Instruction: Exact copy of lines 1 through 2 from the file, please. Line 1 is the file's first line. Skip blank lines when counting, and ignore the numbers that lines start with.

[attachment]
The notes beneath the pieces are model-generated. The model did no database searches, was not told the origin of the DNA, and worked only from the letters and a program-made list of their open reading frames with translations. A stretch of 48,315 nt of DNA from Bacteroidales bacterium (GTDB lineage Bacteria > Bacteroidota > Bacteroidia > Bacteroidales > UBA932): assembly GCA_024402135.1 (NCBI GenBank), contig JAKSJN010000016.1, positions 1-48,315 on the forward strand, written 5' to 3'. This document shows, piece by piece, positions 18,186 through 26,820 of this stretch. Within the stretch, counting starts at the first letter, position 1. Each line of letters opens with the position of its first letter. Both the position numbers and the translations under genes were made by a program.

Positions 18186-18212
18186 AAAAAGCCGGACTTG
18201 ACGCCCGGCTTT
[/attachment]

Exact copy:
The notes beneath the pieces are model-generated. The model did no database searches, was not told the origin of the DNA, and worked only from the letters and a program-made list of their open reading frames with translations. A stretch of 48,315 nt of DNA from Bacteroidales bacterium (GTDB lineage Bacteria > Bacteroidota > Bacteroidia > Bacteroidales > UBA932): assembly GCA_024402135.1 (NCBI GenBank), contig JAKSJN010000016.1, positions 1-48,315 on the forward strand, written 5' to 3'. This document shows, piece by piece, positions 18,186 through 26,820 of this stretch. Within the stretch, counting starts at the first letter, position 1. Each line of letters opens with the position of its first letter. Both the position numbers and the translations under genes were made by a program.

Positions 18186-18212